Limits...
Investigating neuronal function with optically controllable proteins.

Zhou XX, Pan M, Lin MZ - Front Mol Neurosci (2015)

Bottom Line: For example, neurite extension and synaptogenesis both involve localized and transient activation of cytoskeletal and signaling proteins, allowing changes in microarchitecture to occur rapidly and in a localized manner.These tools have demonstrated versatility in controlling various proteins and thereby cellular functions, and possess enormous potential for future applications in nervous systems.Just as optogenetic control of neuronal firing using opsins has changed how we investigate the function of cellular circuits in vivo, optical control may yet yield another revolution in how we study the circuitry of intracellular signaling in the brain.

View Article: PubMed Central - PubMed

Affiliation: Department of Bioengineering, Stanford University Stanford, CA, USA.

ABSTRACT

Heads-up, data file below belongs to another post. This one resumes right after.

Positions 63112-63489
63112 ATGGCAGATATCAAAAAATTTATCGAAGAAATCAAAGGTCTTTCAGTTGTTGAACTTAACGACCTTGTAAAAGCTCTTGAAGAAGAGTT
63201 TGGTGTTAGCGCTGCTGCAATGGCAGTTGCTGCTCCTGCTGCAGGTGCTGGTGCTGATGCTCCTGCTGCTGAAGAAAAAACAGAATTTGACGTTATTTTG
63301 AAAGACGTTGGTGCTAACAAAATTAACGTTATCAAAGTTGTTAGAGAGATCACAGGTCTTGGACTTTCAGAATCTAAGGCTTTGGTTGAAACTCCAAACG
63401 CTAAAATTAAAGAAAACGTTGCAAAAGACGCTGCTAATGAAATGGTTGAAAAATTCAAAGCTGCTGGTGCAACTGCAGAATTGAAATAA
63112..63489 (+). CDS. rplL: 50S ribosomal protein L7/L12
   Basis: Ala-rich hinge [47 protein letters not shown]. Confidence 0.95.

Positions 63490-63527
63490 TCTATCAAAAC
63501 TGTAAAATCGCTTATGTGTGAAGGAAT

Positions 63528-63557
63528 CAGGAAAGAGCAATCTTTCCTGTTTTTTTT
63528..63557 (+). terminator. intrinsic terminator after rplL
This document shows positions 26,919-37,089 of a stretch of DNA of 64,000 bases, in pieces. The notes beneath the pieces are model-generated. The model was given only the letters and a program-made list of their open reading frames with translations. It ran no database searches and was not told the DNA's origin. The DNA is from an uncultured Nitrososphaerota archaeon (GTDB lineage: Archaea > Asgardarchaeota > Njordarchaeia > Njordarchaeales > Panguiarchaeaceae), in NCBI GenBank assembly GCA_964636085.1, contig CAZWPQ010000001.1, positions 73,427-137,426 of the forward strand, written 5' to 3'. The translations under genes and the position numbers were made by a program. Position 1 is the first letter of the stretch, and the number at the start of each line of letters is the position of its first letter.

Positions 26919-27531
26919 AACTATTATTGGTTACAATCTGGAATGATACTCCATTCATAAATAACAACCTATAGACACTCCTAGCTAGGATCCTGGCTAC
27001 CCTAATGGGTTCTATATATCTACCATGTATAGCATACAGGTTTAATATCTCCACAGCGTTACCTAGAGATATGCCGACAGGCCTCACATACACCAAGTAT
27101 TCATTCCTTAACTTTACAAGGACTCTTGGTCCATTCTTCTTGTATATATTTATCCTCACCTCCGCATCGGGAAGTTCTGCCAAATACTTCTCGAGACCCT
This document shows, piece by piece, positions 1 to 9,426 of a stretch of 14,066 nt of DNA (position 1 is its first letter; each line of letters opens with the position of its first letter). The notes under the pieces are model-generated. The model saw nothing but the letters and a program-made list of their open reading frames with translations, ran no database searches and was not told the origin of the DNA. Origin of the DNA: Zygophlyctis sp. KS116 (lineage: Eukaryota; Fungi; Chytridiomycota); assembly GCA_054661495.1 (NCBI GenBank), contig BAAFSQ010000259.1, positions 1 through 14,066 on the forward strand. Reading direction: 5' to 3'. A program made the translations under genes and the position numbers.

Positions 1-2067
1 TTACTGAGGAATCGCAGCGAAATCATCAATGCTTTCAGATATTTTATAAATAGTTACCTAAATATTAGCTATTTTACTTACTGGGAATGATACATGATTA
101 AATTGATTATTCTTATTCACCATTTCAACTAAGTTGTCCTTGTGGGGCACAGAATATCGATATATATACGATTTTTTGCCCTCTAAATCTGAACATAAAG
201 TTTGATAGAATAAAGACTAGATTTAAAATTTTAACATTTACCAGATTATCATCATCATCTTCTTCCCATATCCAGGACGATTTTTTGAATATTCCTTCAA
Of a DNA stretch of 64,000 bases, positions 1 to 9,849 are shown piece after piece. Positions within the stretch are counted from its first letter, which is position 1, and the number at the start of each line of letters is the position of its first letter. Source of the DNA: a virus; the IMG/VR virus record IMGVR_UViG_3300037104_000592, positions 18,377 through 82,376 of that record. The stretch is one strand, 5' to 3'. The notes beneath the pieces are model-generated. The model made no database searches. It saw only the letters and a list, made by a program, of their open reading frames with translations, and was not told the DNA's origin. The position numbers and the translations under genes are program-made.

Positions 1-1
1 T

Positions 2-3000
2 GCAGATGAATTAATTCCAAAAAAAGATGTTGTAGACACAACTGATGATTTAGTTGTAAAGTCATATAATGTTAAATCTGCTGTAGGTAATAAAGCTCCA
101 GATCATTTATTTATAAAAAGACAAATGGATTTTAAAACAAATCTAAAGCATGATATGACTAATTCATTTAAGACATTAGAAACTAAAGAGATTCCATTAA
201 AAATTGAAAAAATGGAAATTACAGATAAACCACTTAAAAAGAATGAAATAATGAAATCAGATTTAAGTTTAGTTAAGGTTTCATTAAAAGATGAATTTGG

In the nervous system, protein activities are highly regulated in space and time. This regulation allows for fine modulation of neuronal structure and function during development and adaptive responses. For example, neurite extension and synaptogenesis both involve localized and transient activation of cytoskeletal and signaling proteins, allowing changes in microarchitecture to occur rapidly and in a localized manner. To investigate the role of specific protein regulation events in these processes, methods to optically control the activity of specific proteins have been developed. In this review, we focus on how photosensory domains enable optical control over protein activity and have been used in neuroscience applications. These tools have demonstrated versatility in controlling various proteins and thereby cellular functions, and possess enormous potential for future applications in nervous systems. Just as optogenetic control of neuronal firing using opsins has changed how we investigate the function of cellular circuits in vivo, optical control may yet yield another revolution in how we study the circuitry of intracellular signaling in the brain.